First day of shooting in Manila of the anticipated continuation of “Bourne Identity”—minus Matt Damon—started last Wednesday, 11 January 2012. I was woken early, not by choice, but by the unusual activities in the alley—neighbours and strangers, accompanied by foreigners talking loud, agitated, anxious, wandering in and out of the street—with the children, as excited and boisterous as the barking dogs.
Coming home late last night from my nephew’s birthday blowout, several big, almost identical trucks, lined up Leveriza, my home street. It confirmed the American film production’s arrival: They were finally here to shoot Bourne Legacy in the Philippines—in the busy and densely populated areas near San Andres Market in Malate, Manila. The press release stated five locations in the Malate area, all in close proximity where I live and spent my childhood.
The American production crews, in cooperation with local film studios, were filming the movie after months of preparation and location hunting last year, 2011. I thought it was a joke, but became convinced after internet gossips unveiled the news. Yes, the Bourne saga continues—with Jeremy Renner, Edward Norton, and Ms Rachel Weisz. What more can a film buff ask for—especially, when the first day of shoot in my country takes place in front of my rented apartment in the narrow alley?
“Sir, do you know Matt Damon—the Bourne guy?” the excited question of the female food seller threw me out of sync last year, as I bought some viands in mid-afternoon. Humouring her, I nodded—my stomach grumbling since it was already past 3 and I hadn’t eaten lunch yet. “They were here—right here during lunch!” she yelled, thrilled and all smiles. “They’re going to shoot here!”
Of course, whatever. I thought it was a prank. Matt Damon, here in this tiny food stall? I faked disbelief, and said, “Matt Damon, yeah—Bourne—he was here? Really?!” and shook my head, smiling at her. I know the majority of food stall sellers are not fond of foreign films. Most of them came from the provinces to find jobs in the city. Some are uneducated and can’t even speak Tagalog well—the country’s national language—weaned in their own provincial dialects. Thus, their strong preference for local stars and movies they can relate to and identify with.
So how can I believe this girl so excited about Bourne, that there will be another film—and to be shot here, of all places—in this food stall that doubles as a restaurant near the marketplace? In this busy, congested, smelly, trash-littered—but wait! Didn’t “Bourne Ultimatum” have scenes in a crowded market and an alley chase, too?
“Who told you?” I said, my curiosity pricked this time, wanting to know more.
“Sir, they were here—yes!! And they talked to the Mrs—isn’t it, sis?” she answered, referring to the owner, asking confirmation from another seller. The other one nodded and smiled, and because I knew her better, I started to believe. (Later, their restaurant became the bulk of shooting in Day 2 and 3.)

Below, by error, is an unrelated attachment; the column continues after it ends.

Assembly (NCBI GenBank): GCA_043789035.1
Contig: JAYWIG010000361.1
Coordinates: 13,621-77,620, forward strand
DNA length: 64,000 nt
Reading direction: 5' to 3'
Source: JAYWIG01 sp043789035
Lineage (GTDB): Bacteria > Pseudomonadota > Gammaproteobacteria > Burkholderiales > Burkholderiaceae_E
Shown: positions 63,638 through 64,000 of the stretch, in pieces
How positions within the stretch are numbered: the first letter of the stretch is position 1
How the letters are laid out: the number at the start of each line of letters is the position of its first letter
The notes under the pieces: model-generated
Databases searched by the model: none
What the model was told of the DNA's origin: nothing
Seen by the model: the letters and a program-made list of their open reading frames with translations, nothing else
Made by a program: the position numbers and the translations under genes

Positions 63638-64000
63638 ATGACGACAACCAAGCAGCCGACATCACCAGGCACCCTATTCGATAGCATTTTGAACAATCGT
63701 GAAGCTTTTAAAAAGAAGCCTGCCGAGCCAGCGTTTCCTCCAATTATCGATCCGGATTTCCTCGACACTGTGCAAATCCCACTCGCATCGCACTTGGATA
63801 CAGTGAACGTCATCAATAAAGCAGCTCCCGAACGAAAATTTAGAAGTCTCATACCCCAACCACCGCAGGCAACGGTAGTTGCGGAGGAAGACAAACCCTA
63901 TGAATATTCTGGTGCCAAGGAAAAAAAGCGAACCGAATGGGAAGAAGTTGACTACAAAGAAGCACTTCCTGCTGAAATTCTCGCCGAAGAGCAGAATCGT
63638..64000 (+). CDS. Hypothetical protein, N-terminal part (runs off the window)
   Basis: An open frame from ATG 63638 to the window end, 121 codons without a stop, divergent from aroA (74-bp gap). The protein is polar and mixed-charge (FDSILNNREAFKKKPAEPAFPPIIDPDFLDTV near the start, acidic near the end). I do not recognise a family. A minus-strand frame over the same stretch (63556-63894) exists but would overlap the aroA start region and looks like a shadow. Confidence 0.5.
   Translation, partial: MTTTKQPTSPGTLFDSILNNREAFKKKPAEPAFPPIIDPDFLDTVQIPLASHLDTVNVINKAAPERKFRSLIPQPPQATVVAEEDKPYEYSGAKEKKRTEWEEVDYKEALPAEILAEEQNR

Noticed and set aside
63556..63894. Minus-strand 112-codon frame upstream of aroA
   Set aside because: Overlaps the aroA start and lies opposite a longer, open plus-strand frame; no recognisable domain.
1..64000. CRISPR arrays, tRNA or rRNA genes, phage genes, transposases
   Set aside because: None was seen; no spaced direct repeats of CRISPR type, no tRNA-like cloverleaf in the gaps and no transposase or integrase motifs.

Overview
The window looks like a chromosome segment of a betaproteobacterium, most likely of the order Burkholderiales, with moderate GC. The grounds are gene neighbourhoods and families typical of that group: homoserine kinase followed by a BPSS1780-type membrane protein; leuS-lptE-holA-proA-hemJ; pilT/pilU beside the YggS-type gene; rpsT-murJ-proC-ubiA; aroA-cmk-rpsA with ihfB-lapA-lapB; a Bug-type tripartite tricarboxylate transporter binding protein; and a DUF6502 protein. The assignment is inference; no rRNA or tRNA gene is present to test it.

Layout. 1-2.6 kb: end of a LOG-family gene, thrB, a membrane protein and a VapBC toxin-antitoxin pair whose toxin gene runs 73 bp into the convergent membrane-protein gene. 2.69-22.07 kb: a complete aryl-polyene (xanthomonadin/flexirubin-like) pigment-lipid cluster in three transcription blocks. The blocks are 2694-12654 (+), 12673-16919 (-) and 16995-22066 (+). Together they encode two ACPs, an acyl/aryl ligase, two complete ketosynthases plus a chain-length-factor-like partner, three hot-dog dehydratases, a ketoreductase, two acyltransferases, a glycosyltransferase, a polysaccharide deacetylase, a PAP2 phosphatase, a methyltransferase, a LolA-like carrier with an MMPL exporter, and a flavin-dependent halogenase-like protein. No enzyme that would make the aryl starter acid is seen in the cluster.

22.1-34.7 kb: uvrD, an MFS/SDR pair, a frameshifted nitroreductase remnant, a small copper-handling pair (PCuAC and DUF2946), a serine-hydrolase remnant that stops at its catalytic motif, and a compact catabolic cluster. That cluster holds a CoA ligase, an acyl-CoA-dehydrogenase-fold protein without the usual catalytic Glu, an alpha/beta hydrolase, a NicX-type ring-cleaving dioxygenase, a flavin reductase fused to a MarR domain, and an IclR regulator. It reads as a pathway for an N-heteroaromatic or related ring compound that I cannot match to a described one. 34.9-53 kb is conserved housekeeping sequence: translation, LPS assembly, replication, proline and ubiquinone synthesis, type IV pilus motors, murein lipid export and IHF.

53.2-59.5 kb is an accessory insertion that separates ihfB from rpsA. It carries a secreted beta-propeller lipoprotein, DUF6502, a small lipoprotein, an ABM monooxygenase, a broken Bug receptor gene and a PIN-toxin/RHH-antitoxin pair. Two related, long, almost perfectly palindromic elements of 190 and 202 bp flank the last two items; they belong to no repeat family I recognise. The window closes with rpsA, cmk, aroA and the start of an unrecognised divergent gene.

Months later, after I forgot the incident, a huge American with his equally huge camera came ambling in my alley, followed by two locals discussing something in English. No one knew or recognized them, and it was logged in our daily dose of encounters as “tourist, milked by local opportunists.” After all, I live close to the tourist area of Manila Bay in Roxas Boulevard and the once busy red light of Mabini Street—the commercial businesses shut down and dispersed to nearby Adriatico Street and the adjoining side streets—now less seedy and often patronized by tourists and locals alike for nightlife.
Less than a week later, the same American came back together with the same local companions, this time knocking on my gate. They asked permission to use the vacant lot beside the apartment—to take a bird’s eye view of roof tops spanning to Adriatico Street, which is parallel to Leveriza Street.
While the American, assisted by the Barangay Tanods (guards) took a peak atop a steel ladder, I chatted with the young Pinoy who came with them. Apparently, he’s the son of the owner of one of the local studios involved in the project, and they were a film production outfit, and voila!—here was the Bourne Legacy crew, on location hunt!
Weeks passed, and before the New Year, news erupted in the Net about the coming film, which confirmed all together the reality of the shoot. I was guessing then, but if I am lucky, they’ll do it close to my home. Then the final confirmation: a press release in December last year by the Metropolitan Manila Development Authority (MMDA) concerning traffic rerouting, and their assistance to the areas where the filming will take place. And first day on the list: my street, Leveriza.
It was boring to watch any shooting: commercial, film, docu, or perhaps, even porn, not unless one was involved or part of the crew. A lot of production preparations took most of a given shoot, that as the first day started early at about six in the morning, the actual filming began past 9 A.M.
The two storey apartment where I stayed had two doors, and I occupied the first door, exactly in front of a crossroad in the alleys, perpendicular to each other. These alleys were narrow and looked narrower still because of the houses spilling over their lots. Walls, fences, clotheslines, and even makeshift gardens to beautify their front yards made the alley seemed congested, what with children loitering, playing day in and out even at unholy hours.